The Surface Pro X is a future-looking device, just looking at its silicon. It’s using an all-new CPU that we’ve actually never seen before, so it’s hard to get an idea of how it holds up with competing chips from Intel and AMD. And, unfortunately, we haven’t had a chance to put it through our full suite of benchmark tests – yet. 

However, the tablet is packed with up to 16GB of RAM, and Microsoft does claim that this custom ARM processor – co-developed with Qualcomm – promises PC-class performance, along with “best-in-class” graphics performance. Everything there sounds great, but we’ve yet to see an ARM-based Windows 10 device really give Intel or AMD machines a run for their money. So, honestly, we’re intrigued and can’t wait to get it in-house to see how it stands up.

The ARM processor here also allows for native LTE support, so you should be able to be connected wherever you go. This means you don’t have to stop working, creating or playing no matter where you go. But, it’s kind of a double edged sword. Because it’s using this chip instead of an Intel Ice Lake processor, it doesn’t support WiFi 6, instead limited to WiFi 5. Realistically, this will probably mean little for most everyday users, but the lack of future-proofing is a bit disappointing for a device heralded as the future of Microsoft’s Surface Pro lineup.

The Redmond company also touts the first-ever artificial intelligence engine in a Windows PC processor. The applications of this are largely unknown right now, but one feature we’ve seen is live video editing during webcam calls to make it always appear as if you’re looking at the lens – even when you’re not. An impressive feature if not a tad creepy.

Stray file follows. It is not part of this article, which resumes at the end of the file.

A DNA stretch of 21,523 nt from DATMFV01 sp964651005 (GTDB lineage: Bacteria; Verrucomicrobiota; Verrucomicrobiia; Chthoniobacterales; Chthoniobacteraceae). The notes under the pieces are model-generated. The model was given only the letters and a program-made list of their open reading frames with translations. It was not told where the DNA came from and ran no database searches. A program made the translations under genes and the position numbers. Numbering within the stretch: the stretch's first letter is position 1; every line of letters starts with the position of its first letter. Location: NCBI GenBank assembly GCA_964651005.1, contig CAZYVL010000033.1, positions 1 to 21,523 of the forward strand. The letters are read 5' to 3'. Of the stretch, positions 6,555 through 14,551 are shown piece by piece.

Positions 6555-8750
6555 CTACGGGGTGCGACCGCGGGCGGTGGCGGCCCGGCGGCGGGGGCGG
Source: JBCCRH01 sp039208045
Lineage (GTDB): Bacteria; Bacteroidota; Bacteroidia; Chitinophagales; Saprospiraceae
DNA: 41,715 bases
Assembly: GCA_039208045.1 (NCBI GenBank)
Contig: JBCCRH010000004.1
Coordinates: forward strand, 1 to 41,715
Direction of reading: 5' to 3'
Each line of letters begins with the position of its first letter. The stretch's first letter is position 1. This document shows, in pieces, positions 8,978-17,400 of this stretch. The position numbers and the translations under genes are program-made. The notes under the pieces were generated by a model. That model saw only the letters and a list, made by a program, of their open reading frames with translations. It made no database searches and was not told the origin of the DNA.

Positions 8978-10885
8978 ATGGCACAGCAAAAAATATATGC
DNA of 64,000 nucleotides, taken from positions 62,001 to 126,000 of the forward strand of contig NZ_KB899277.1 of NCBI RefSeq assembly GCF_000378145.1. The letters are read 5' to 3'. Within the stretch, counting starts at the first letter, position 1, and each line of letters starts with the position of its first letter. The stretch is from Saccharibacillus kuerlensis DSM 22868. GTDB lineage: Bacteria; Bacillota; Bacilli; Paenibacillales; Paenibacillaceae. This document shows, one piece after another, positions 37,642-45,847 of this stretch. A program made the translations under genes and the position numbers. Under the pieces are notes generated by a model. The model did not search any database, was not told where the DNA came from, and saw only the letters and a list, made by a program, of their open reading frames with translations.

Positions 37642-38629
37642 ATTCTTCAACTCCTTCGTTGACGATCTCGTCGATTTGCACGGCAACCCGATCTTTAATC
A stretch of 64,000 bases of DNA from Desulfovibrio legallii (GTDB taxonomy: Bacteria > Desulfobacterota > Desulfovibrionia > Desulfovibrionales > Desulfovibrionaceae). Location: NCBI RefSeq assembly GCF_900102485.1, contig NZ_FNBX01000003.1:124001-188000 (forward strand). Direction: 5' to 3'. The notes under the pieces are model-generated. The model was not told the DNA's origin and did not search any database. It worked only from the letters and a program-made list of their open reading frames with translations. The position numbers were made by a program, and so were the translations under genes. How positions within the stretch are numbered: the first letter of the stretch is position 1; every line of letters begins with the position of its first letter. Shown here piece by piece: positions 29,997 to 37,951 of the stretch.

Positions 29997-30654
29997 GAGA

Also, we should note that the USB-C ports on the device are not Thunderbolt 3, but presumably USB 3.1 – which is a total let down. We welcome the versatility that USB-C brings to Surface Pro now, but we also wanted the unmatched data transfer speeds and high-resolution display support. Oh, and the microSD card slot is no more, likely due to the shrinking profile.

Microsoft claims that the Surface Pro X will last up to 13 hours on a single battery charge, but to us this seems a little low for an ARM device. One of the biggest benefits of this kind of processor is power efficiency, but maybe the Microsoft SQ1 chip is just that powerful. We’ll test it to see how long it really lasts, but you should at least be comforted by the fact that it supports fast charging, so you’ll be able to get up to 80% battery in about an hour.

(Image credit: Future)

Early verdict

The Surface Pro X is an absolutely impressive looking and feeling Windows tablet. It’s the first of its kind that we could honestly see using in the traditional tablet orientation, thanks to its diminutive dimensions.

However, in spite of the clever hardware design and brilliant display, we’re quite wary of the ARM processor inside. While it has been developed by Microsoft specifically, ARM CPUs inside Windows devices have enjoyed an awful performance track record thus far.

Regardless, if this is the new flagship Surface Pro device, then Microsoft have a lot of faith in this new processor platform, so we’ll reserve any more judgment for a full review.